punged from the record. The fix was in. The political

hookup was


And the hoodlum


Five Points was carrying the symbol of authority of

Cook County's highest law-enforcing

agency. . .


"Following the accident, Caponi alighted, and, flour-

ishing a revolver, displayed a special deputy sheriff's

badge." The hookup. The story begins and ends with it.

. .


The red thread of the Capone career is strung on it. Back of the machine and sawed-off shotgun crews;

nerving the arm of the assassin and the thug; riding

at the wheel of every death car; exploiting crime and its spoilsthe hookup.

In 1922, when Capone was flaunting his special dep-

uty sheriff's badge, Peter M. Hoffman, coroner, was

the Republican party's nominee for sheriff, in a des- perately contested campaign. The Democrats mopped up the county, the office of sheriff being one of the

few the Republicans managed to save. Incidentally, in

that same election a proposition to liberalize the Vol- stead Act to allow light wines and beer carried the



city and county by a vote of five to one. Hoffman, a

wet, succeeded Charles W. Peters, another Republican.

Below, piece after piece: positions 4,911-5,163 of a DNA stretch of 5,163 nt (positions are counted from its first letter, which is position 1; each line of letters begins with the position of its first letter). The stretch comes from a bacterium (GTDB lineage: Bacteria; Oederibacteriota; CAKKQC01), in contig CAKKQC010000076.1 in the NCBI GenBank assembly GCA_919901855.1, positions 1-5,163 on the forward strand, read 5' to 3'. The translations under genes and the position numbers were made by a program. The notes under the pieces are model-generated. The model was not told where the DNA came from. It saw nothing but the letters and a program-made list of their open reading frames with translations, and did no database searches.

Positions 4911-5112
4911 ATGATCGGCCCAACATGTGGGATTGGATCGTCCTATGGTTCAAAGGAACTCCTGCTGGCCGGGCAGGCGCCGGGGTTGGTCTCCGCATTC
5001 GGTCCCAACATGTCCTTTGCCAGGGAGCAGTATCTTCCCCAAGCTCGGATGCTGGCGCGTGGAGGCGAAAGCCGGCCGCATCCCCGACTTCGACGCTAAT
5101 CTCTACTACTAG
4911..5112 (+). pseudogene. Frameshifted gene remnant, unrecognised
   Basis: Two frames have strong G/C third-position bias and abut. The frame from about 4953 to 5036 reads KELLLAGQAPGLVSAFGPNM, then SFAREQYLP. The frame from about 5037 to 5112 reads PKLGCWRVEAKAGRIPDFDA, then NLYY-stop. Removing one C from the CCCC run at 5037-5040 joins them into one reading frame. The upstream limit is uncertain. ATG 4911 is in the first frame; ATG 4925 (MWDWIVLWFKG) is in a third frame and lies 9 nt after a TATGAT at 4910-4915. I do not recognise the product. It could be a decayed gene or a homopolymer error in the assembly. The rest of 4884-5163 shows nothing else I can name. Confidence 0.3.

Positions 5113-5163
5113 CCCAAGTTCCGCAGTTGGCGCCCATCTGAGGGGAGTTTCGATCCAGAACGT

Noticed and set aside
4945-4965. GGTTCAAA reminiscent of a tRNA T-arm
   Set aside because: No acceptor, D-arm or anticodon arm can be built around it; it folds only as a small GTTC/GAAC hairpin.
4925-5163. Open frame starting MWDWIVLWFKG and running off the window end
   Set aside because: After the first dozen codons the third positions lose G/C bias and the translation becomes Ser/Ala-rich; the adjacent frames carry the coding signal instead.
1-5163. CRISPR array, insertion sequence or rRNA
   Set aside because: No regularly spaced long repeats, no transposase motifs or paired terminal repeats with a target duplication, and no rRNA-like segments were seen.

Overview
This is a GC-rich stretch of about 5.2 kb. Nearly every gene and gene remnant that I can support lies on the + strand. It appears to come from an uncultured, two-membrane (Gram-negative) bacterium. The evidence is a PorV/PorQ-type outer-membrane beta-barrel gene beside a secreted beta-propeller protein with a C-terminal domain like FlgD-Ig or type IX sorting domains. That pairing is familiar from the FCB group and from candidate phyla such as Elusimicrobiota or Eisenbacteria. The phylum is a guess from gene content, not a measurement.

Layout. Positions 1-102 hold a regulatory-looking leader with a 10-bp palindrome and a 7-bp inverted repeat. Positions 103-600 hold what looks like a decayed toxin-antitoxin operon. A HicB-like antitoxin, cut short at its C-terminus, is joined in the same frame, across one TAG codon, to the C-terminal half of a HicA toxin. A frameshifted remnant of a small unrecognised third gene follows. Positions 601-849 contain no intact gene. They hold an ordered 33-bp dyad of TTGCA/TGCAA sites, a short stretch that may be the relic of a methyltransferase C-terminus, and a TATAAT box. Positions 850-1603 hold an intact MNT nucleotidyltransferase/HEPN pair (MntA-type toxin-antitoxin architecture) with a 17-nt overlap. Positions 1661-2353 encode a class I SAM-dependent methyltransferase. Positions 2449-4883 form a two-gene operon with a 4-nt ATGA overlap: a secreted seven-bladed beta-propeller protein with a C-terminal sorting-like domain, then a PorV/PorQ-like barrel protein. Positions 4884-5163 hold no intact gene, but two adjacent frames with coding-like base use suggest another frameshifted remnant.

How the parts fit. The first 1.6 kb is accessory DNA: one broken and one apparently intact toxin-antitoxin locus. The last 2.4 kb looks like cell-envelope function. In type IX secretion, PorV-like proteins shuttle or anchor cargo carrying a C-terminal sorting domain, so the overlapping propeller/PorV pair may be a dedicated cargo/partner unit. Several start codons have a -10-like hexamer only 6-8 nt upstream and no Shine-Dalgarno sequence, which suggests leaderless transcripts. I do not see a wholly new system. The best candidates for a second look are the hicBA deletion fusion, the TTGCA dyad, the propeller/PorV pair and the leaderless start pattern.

Federal Judge James H.

Wilkerson, in October

of 1925, sent Hoffman to jail for thirty days and fined

him $2,500

for hospitality to Terry Druggan


Frankie Lake, beer barons and hijackers and Capone

allies, while they were Hoffman's guests on a Federal

court sentence. In the hearing before Judge Wilker-

son, witnesses quoted Morris Eller, sanitary district

trustee and boss of the Bloody Twentieth Ward, as

saying, "Treat the boys right." The sheriff had let

them motor about the city at will and live for the

greater part of the time in a $12,000-a-year apartment

in Millionaire's Row, on the Lake Shore Drive. The

jail term ended Hoffman's vote-seeking career, but

not his tenure of a job. Anton J. Cermak, a Democrat,